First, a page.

QUESTION: And what odds do you give that of happening (inaudible)?

SECRETARY RICE: Well, I thought that the decision to come out and talk about a date for elections was a very good one. The Pakistanis claim that they never intended to delay elections, that this was a statement about what could be done under a state of emergency. But be that as it may, it's good that they've now decided to come out and give a date for the elections.

And we'll see. I think the -- it's not really even Pakistan's Government reacting to us. It's Pakistan's Government reacting to circumstances in Pakistan, because if they're going to return to a legitimate path and actually be able to govern the country, they're going to have to respond to these legitimate concerns of the opposition.

QUESTION: And are you persuaded that there is enough of a moderate majority on the other side of Mr. Musharraf that could step forward and govern if he is no longer a leader?

SECRETARY RICE: Well, I don't want to speculate on what happens if there are changes there. I do think that we've continued to encourage a moderate center, which is people like Mrs. Bhutto, former Prime Minister Bhutto, and the Pakistani leadership, and some -- also some elements in other parts outside of Islamabad -- to encourage them because they do need to unify their position and their message because there is a strong extremist element in Pakistan, organized and embedded. And it's extremely important that that moderate center hold.

QUESTION: Madame Secretary, we've given about $10 billion to General Musharraf. Do you believe that the Administration has been taken advantage of by General Musharraf and do you think the Administration ought to have placed less emphasis on the person of the general and reached out more to other figures in the Pakistani military and political establishment?

SECRETARY RICE: Well, in fact, most of that money has not gone to Musharraf. I mean, it's gone to counterterrorism to help the Pakistanis fight the fight in counterterrorism; army training, equipment; trying to help them build forces that can actually take on the terrorist threat. I don't consider that being to Musharraf. I consider that --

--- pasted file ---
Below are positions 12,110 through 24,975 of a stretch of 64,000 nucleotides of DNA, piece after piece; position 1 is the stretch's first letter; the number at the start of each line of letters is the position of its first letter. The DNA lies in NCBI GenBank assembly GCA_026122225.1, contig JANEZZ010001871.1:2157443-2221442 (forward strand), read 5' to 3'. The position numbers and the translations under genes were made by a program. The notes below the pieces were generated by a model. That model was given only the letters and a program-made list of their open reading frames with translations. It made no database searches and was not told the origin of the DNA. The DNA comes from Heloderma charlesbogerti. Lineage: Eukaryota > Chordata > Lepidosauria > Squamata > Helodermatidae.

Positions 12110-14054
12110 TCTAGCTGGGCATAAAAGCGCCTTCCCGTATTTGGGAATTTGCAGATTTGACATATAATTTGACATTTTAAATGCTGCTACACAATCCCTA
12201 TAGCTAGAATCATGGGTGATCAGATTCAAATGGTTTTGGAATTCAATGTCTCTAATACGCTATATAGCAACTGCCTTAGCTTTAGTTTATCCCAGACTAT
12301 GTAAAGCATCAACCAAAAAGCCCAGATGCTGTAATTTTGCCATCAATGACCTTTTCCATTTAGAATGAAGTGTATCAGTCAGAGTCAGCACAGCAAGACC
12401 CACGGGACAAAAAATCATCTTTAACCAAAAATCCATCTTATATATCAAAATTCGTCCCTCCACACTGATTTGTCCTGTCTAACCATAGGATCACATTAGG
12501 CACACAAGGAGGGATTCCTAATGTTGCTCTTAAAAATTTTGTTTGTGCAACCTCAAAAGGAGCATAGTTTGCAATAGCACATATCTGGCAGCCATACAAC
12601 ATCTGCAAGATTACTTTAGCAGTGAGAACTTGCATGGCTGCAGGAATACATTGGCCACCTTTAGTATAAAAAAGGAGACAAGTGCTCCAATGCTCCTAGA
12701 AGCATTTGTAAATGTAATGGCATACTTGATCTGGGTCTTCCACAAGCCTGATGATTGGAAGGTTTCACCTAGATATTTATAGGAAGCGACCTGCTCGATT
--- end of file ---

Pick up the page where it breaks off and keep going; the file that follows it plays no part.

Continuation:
QUESTION: But he's been our guy.

SECRETARY RICE: No, well, just a second. I consider that having been to build a Pakistani military. By the way, yes, we have very good relations throughout the Pakistani military. Our military does. Our civilians do. And so the key here has been -- he's the head of the country, but the key is to help them build institutions that are going to work. And so military institutions and intelligence organizations that can deal with the very real extremist threat, whether it's in the tribal areas or in and around the country, it seems to me a good expenditure of funding.

I mentioned the programs that we've had in terms of support for economic reform in Pakistan. One of the unfortunate bi-products of what has happened is that I think less confidence in a Pakistani economy that, frankly, was making a lot of progress in terms of economic reform. That's not to President Musharraf. That's to the Pakistani people for (inaudible) in their lives.

I mentioned the education program. I've met with several Pakistanis as they've come into office -- ministers of education -- and where the real key is to try to break up the monopoly on education, particularly for young boys in these madrasas, and reform of the educational system. And as I said, trying to build trade ties. We -- one of the most effective things we probably did in Pakistan was as a result of the earthquake -- the humanitarian assistance, which really I think had a very big impact on people who lived in these remote, very ultra-conservative regions of the country that have tended to have either support for or a wink and a nod at extremists among them.

So it's been a program of trying to move Pakistani society, political institutions, military institutions, to modernity. That's what we've been focusing on. And President Musharraf, that was his program as well. This is -- this veers off of that course.